Picks and Pans Review: Fame
Way back when, a triple threat was a football player who could run, pass and kick. In the performing arts, you might expect it to mean someone who can sing, dance and act or maybe play an instrument. You know, something to do with skills.
In the early episodes of this talent contest, the term was used incessantly by 'N Sync's Joey Fatone, the host, and Debbie Allen, the series' producer-choreographer-cheerleader. To win this thing you've got to sing, or at least rap. Dancing's a must. But Threat No. 3 is fuzzily defined. It can be presentation, star quality or a bigger-than-life personality. How can the competitors prove they have this X factor? By exuding energy and smiling till their faces hurt. This can be wearying to watch, particularly when the contestants strut their stuff—and I do mean strut—in group dance numbers.
As on American Idol, an expert panel evaluates the individual performances, though the voting public began determining the eliminations once the eager field was winnowed to 12. The showbiz sages—record exec Johnny Wright, singer and famous weight loser Carnie Wilson and L.A. disc jockey Jojo Wright—avoid Simon Cowellish negativity, maybe because Allen hugs the contestants protectively and often rebuts criticism in a mother-hen tone. I feel genuinely triple-threatened by diminutive dynamo Harlemm Lee, and he'd be worthy of the top-prize package (record deal, management contract, etc.). But Allen hyperbolizes in calling him "the ambassador for the whole human race."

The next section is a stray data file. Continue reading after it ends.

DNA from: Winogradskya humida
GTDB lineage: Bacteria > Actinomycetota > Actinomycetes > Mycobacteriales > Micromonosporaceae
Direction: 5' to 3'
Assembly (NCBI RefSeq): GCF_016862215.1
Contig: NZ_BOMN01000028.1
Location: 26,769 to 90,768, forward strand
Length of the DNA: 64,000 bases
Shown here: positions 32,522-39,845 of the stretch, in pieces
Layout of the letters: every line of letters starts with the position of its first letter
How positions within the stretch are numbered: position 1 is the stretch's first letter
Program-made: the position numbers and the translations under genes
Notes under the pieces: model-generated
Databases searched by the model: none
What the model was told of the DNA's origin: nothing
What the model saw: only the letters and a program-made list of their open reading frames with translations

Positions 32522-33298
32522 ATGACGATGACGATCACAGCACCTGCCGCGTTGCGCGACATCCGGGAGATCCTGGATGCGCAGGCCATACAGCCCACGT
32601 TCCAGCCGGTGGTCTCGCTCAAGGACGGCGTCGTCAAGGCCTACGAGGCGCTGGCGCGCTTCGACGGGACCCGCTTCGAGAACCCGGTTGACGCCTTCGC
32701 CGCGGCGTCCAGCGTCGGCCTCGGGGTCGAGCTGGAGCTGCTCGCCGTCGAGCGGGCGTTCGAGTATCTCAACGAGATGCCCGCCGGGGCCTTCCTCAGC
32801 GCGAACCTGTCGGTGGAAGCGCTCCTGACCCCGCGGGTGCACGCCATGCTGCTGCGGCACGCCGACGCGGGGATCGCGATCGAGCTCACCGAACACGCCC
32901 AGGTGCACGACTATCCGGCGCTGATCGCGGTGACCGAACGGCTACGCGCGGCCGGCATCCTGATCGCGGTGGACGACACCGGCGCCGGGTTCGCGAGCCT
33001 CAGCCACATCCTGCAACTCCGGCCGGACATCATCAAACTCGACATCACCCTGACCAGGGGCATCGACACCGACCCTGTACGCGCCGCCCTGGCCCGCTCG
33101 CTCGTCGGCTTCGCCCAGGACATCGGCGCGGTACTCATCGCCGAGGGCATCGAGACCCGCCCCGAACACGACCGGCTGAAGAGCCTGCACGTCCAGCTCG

BOTTOM LINE: Standard star-search hoopla
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